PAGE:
When Howard Brown first decided to raise money to provide turkey dinners for hungry families at his church, the Christ Unity Church on the South Side, he started small, with a goal to raise about $500 to buy 40 turkeys.
With the help of his fellow students at Roosevelt University, Brown has raised nearly $1,900, almost four times his original goal, in only two weeks. Through a program he called Swipe to Wipe Out Hunger, students were able to donate money by swiping their meal plan cards in their cafeteria to donate their flex dollars, money that would normally be lost if it isn't used up by the end of the school year. Brown and the students raised $600 on the first day. By the end of the drive they had enough money to buy 125 14-pound turkeys and trimmings.
"If we had raised only enough to buy one turkey, it would have still been just as great for me, because somebody understood the purpose of what it means to give from the heart," Brown said. "I'm over the moon because we raised what we raised, but it means next year can only be bigger and better."
Brown, who is a head resident assistant at the university's new Wabash Building and a 41-year-old sophomore majoring in elementary education who recently returned to college, encouraged the students living in his dorm to give money by drawing turkeys on housing white boards that tracked donations. The food was delivered to 230 families in the Washington Park community Saturday. Brown couldn't make it to the food pick-up day because he had a Saturday class he couldn't miss.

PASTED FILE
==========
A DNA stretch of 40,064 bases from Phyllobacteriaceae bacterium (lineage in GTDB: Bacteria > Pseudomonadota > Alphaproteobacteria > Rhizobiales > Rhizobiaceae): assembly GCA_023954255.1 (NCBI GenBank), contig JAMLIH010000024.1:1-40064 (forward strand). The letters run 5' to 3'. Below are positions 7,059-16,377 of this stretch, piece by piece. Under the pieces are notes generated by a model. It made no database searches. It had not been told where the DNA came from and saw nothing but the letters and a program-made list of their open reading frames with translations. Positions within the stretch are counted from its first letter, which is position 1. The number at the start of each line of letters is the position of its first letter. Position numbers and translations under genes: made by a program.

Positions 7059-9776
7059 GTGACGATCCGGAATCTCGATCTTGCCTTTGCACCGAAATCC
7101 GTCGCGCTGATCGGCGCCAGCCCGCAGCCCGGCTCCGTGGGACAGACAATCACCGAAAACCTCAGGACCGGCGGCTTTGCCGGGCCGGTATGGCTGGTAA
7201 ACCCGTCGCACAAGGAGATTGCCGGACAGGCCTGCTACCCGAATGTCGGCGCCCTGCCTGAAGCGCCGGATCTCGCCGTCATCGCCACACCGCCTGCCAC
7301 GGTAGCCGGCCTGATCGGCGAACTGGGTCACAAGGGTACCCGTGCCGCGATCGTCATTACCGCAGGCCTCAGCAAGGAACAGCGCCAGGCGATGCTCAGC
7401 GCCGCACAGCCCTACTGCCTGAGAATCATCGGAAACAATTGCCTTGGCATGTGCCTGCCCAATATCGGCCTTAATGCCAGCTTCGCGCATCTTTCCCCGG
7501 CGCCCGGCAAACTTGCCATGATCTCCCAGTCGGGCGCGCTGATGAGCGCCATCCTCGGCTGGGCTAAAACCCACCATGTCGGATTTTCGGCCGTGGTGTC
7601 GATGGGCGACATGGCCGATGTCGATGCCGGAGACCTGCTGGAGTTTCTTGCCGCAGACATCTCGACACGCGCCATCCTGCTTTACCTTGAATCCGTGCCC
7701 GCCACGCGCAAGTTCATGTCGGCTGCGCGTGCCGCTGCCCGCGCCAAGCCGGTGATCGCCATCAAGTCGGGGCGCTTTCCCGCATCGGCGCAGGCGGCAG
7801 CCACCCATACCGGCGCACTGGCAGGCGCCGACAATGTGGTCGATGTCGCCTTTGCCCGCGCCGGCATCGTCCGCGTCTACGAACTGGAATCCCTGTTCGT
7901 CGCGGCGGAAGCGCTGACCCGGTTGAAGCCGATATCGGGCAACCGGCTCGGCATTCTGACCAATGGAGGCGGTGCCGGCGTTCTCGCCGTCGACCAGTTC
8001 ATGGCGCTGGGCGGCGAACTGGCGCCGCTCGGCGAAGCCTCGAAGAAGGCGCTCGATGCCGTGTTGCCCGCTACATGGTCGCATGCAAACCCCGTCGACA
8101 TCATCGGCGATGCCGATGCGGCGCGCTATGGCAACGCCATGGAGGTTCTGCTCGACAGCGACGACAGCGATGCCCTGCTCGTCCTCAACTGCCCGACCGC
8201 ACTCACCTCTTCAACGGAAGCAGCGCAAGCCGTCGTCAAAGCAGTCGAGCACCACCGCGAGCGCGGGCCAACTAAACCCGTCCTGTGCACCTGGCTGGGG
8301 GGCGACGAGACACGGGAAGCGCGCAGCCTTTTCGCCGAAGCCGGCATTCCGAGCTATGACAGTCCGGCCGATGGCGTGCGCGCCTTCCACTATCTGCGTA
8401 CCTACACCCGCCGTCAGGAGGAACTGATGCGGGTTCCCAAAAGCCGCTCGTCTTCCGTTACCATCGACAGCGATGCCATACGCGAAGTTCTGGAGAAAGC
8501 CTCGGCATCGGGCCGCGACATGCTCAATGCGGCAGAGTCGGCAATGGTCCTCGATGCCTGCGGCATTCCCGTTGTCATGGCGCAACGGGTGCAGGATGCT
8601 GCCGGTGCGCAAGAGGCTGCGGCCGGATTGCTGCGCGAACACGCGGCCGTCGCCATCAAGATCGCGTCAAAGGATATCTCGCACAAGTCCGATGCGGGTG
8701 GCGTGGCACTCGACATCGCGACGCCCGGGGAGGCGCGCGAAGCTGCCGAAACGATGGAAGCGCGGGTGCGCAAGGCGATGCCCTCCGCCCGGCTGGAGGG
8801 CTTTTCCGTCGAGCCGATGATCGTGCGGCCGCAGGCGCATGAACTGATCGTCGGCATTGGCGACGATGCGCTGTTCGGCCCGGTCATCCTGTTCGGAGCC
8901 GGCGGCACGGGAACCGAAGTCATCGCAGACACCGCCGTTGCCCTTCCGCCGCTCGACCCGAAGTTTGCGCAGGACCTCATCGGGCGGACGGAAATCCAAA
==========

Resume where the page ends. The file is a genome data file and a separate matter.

The community at Brown's church gave him a standing ovation when the pastor announced it during mass.
And the turkey drive wasn't the end of Brown's Thanksgiving spirit, either.
On Thursday, Brown will provide a full Thanksgiving meal-- turkey, ham, dressing, greens and mac and cheese--for resident assistants and students living in the Wabash Building who can't make it home for the holiday.
Brown spent the Wednesday before Thanksgiving preparing and didn't seem at all stressed about the process.
"Well, my turkey's marinating," Brown said. "My cheesecake is already made. My process of cooking is so effortless-- cooking is therapy for me. I am a preparer. I kind of get to sit back later and let everything go in the oven, and then tomorrow, when they're reading to eat it, they can pop it in the oven if I'm not here."
Erin Vogel is a RedEye special contributor.
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